In 1968, Delphine looks after her two sisters in New York with her father and grandmother, while their mother has disappeared to California. The girls have an opportunity to visit California and to get to know their mother better. Instead, they attend a day camp run by Black Panthers and grow up a little as they experience new things and meet new people.
This is the first book in the Gaither Sisters trilogy. The second book is called P.S. Be Eleven, and the third is called Gone Crazy in Alabama.
An interesting look at this turbulent time in U.S. history, as well as an examination of how to handle unmet expectations in relationships. Delphine's mother is not very engaged with her children, and the story is more about Delphine's determination to accept that than about her mother's character development. It's especially interesting as Delphine tries to reconcile her loyalty to her mother with her grandmother's disapproval of her mother. This is the only book for middle grade readers that I've found that directly depicts the Black Panther movement, and, as seen through Delphine's eyes, it's an accessible look at the politics of the period. While it's not a feel-good story that will resonate with all readers, it's a unique book compared to other historical fiction titles for this age group.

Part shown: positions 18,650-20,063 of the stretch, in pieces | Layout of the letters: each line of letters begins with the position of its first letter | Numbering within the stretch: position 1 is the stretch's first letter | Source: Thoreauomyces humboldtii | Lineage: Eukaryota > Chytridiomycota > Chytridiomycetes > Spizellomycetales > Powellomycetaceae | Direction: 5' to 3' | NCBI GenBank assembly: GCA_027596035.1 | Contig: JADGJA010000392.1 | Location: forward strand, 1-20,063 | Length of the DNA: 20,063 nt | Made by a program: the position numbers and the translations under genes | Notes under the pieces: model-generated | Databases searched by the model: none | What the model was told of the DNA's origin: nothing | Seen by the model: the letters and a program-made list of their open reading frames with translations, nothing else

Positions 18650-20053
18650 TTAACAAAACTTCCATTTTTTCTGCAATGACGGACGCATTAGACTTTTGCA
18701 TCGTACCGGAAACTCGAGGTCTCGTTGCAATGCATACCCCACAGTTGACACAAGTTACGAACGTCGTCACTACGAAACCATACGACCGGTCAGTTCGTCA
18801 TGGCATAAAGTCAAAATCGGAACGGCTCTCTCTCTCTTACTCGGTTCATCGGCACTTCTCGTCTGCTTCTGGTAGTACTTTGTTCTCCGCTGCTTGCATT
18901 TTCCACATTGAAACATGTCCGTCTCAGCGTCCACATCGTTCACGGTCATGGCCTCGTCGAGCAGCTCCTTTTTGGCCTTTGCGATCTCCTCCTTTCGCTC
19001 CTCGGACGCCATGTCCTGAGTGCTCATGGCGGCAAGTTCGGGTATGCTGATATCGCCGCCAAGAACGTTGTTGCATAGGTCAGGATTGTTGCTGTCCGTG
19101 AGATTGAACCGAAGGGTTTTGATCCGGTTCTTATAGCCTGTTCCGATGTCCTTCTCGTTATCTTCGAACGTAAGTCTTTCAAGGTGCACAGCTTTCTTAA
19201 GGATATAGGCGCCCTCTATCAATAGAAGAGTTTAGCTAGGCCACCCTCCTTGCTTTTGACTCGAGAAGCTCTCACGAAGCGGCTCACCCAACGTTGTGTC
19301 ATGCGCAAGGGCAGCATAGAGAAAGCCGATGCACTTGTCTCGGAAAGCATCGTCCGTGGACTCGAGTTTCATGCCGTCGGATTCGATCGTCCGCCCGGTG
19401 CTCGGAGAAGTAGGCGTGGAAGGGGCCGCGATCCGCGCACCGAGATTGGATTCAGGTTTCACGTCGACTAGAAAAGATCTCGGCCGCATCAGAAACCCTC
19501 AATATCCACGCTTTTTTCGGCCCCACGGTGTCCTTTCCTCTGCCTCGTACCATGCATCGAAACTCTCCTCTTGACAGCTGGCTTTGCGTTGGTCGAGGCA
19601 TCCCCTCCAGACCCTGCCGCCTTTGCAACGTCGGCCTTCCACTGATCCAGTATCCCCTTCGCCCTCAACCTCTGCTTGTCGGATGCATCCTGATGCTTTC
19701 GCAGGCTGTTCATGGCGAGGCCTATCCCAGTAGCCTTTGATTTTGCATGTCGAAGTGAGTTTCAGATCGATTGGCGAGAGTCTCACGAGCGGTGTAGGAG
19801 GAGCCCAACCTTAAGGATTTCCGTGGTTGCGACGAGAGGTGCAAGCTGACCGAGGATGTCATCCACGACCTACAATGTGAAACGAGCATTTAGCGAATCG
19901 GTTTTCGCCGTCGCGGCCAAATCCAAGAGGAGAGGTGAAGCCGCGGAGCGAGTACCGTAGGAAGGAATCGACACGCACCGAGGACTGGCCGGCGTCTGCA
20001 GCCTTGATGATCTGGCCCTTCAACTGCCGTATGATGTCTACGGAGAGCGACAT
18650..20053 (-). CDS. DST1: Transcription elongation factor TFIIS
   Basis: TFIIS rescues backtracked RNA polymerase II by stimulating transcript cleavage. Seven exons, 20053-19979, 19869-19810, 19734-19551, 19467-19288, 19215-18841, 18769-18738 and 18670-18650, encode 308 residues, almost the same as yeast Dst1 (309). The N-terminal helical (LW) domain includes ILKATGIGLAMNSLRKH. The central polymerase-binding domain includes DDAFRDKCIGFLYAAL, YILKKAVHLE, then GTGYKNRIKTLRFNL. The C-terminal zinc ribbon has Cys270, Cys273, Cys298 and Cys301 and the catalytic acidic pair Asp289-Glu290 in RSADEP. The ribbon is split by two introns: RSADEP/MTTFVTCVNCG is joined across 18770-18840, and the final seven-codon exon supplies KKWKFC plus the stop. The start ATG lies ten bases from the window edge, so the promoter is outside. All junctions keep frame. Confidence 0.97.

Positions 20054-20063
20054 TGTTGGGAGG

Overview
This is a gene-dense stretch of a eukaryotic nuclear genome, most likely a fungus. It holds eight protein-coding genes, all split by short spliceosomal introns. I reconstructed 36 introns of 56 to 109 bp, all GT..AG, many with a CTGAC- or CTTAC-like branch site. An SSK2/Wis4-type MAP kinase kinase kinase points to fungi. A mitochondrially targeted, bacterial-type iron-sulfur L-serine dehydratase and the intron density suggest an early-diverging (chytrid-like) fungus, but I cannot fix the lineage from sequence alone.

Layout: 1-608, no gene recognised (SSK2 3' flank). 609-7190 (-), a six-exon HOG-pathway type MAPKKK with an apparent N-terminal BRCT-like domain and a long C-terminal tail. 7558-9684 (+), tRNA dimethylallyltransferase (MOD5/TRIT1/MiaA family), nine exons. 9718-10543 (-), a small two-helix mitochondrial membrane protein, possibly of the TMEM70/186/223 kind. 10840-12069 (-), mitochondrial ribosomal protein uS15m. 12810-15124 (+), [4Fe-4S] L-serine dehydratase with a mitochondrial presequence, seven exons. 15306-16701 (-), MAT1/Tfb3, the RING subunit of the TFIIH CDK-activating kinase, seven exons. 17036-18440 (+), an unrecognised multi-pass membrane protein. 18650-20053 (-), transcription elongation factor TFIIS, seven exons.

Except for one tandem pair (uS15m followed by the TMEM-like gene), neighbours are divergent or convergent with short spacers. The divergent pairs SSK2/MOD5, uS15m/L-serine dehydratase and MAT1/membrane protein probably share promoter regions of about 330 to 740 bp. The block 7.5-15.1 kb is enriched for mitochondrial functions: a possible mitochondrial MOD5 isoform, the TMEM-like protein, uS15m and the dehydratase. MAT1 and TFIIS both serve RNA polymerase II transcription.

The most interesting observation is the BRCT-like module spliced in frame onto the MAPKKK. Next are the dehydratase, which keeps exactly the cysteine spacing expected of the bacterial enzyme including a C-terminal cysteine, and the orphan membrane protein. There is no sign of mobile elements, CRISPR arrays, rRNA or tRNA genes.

The best discussion questions, of course, are generated by and contemplated by readers. These questions are designed to avoid major spoilers about the book, and to provide a starting point for teachers, parents, and student reading groups.
**Questions coming soon**
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